Keeping You Legal: Driving under the Influence
By Ann Toney
Even with a Colorado Medical Marijuana Registry card (red card) you can still be prosecuted for driving under the influence of drugs. People are charged and prosecuted every day across Colorado for suspicion of having THC in their system and driving, allegedly impaired.
During the 2011 session the Colorado State Legislature grappled with passing a statute (House Bill 11-1261) which would set a THC blood content threshold of five nanograms per milliliter of whole blood for the purpose of charging a person with the criminal offense of DUI per se. While an amendment of eight (8) nanograms per milliliter was offered after fierce resistance by citizens to the original bill, the bill ultimately did not pass the state Senate and died.
With the proliferation of citizens with Registry cards the possibility of a card holder being stopped and investigated for driving under the influence of drugs (DUID marijuana) is very real. What I find in my practice is that people charged with DUID unwittingly provide the government with valuable evidence against themselves when they are simply trying to be good citizens and cooperate with law enforcement. I recommend you be courteous to law enforcement officers as they are trying to do their job, but you can do so while also exercising your rights.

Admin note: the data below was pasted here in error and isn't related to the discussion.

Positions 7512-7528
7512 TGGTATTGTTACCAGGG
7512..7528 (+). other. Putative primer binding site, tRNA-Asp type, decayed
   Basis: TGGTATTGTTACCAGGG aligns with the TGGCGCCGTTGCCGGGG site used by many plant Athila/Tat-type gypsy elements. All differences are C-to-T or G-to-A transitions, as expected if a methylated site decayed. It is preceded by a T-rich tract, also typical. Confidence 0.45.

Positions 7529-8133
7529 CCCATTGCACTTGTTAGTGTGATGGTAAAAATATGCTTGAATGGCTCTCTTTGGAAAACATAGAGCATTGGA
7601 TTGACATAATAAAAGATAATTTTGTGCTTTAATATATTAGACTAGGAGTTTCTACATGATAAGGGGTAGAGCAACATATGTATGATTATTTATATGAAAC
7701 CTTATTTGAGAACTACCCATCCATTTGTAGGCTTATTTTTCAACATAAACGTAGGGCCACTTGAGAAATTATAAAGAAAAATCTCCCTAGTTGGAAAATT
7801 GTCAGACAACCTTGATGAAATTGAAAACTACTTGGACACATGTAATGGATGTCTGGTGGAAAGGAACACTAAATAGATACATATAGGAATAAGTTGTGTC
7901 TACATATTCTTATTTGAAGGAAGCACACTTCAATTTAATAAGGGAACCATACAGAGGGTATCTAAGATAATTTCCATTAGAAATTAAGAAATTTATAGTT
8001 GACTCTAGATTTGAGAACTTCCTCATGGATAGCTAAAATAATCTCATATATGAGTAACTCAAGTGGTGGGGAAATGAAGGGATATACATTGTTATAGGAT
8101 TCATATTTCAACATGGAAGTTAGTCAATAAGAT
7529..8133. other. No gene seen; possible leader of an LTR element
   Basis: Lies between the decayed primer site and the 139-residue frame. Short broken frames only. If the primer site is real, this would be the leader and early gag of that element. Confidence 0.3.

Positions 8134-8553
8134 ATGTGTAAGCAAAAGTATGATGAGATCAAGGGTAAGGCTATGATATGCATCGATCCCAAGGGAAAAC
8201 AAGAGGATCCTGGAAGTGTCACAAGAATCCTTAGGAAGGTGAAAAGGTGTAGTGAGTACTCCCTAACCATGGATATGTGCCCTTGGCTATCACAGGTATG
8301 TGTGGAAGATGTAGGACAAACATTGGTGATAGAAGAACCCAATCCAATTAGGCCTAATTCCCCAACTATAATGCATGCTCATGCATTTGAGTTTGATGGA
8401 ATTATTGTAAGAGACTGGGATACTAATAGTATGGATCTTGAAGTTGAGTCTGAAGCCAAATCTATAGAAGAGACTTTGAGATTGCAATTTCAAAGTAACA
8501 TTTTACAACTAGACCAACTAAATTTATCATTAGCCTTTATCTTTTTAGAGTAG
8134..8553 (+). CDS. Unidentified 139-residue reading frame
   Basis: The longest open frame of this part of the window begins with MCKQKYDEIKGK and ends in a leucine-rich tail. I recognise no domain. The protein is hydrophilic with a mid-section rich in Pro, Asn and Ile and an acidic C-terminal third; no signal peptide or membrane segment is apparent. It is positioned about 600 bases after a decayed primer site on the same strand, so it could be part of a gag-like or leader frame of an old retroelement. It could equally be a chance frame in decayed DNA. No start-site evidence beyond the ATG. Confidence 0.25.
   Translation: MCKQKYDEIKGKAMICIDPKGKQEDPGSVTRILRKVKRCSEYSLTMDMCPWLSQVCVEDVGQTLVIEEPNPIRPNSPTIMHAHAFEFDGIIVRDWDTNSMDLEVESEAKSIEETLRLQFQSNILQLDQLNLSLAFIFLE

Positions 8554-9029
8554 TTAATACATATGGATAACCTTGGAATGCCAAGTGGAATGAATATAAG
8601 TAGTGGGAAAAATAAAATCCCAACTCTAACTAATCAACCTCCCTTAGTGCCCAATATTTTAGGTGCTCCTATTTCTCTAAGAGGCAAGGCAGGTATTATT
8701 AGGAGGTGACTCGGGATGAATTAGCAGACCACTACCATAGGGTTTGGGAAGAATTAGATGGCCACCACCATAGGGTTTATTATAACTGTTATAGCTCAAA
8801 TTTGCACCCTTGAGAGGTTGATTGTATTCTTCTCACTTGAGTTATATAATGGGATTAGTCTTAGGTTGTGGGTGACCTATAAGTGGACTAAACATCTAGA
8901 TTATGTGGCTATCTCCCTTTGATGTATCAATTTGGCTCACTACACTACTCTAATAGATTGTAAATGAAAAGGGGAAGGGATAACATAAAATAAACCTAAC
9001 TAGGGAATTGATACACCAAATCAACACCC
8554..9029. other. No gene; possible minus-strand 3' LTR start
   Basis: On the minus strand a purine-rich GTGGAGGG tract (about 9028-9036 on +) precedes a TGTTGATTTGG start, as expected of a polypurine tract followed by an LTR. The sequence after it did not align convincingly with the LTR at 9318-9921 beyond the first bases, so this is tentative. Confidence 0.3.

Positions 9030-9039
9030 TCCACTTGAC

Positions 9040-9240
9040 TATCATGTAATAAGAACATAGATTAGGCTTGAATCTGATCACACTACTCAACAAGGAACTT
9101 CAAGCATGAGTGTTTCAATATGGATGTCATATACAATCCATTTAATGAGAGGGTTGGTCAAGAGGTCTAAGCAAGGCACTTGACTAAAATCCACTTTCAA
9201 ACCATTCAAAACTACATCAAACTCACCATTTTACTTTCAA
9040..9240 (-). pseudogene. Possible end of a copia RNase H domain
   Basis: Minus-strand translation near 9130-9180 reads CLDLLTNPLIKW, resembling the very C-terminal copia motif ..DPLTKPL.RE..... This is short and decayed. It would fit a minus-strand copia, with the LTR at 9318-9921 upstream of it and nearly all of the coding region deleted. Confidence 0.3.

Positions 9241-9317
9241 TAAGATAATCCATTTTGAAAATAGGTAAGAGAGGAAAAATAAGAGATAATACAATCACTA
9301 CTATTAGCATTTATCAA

Here are some suggested guidelines and rights you can exercise:
1. DO NOT MEDICATE IN YOUR CAR. The smell of burnt or fresh marijuana in the car or on the driver is the No. 1 way law enforcement can trigger a DUID investigation on a driver. DO NOT carry marijuana in the front compartment of your car. Put it in a smell-proof container in your trunk. The smell of marijuana allows the officer to investigate you. Your Registry card will not be a defense to a DUID charge.
2. PROVIDE LAW ENFORCEMENT WITH YOUR DRIVER’S LICENSE, REGISTRATION AND AUTO INSURANCE. Answer the officer’s questions as to whether there are any weapons in the car and the identity of passengers in the car. Questions such as “Are there drugs in the car?” and “When was the last time you smoked?” are protected by the Fifth Amendment right against self-incrimination so respectfully stating “Officer, I have nothing to say” should suffice. Most people think they have to answer all of the officer’s questions and that is not the case. Any information you provide the officer, such as when you last medicated, may be used against you in your prosecution. Some people clip copies of their car registration and car insurance on the driver’s sun visor within reach. This helps avoid a report that you “fumbled to locate your paperwork” in the glove compartment where there is usually many papers. Carry your Registry card at all times and if you are being arrested for possession of marijuana, show the officer your Registry card.
Ann Toney, P.C. is a Denver-based law firm in Denver that focuses on medical marijuana business law and marijuana defense; and defending people charged with driving under the influence of alcohol and drugs (DUI/DUID). Ann Toney can be contacted via phone or web at (303) 399-5556 andwww.medicalcannabislaw.com.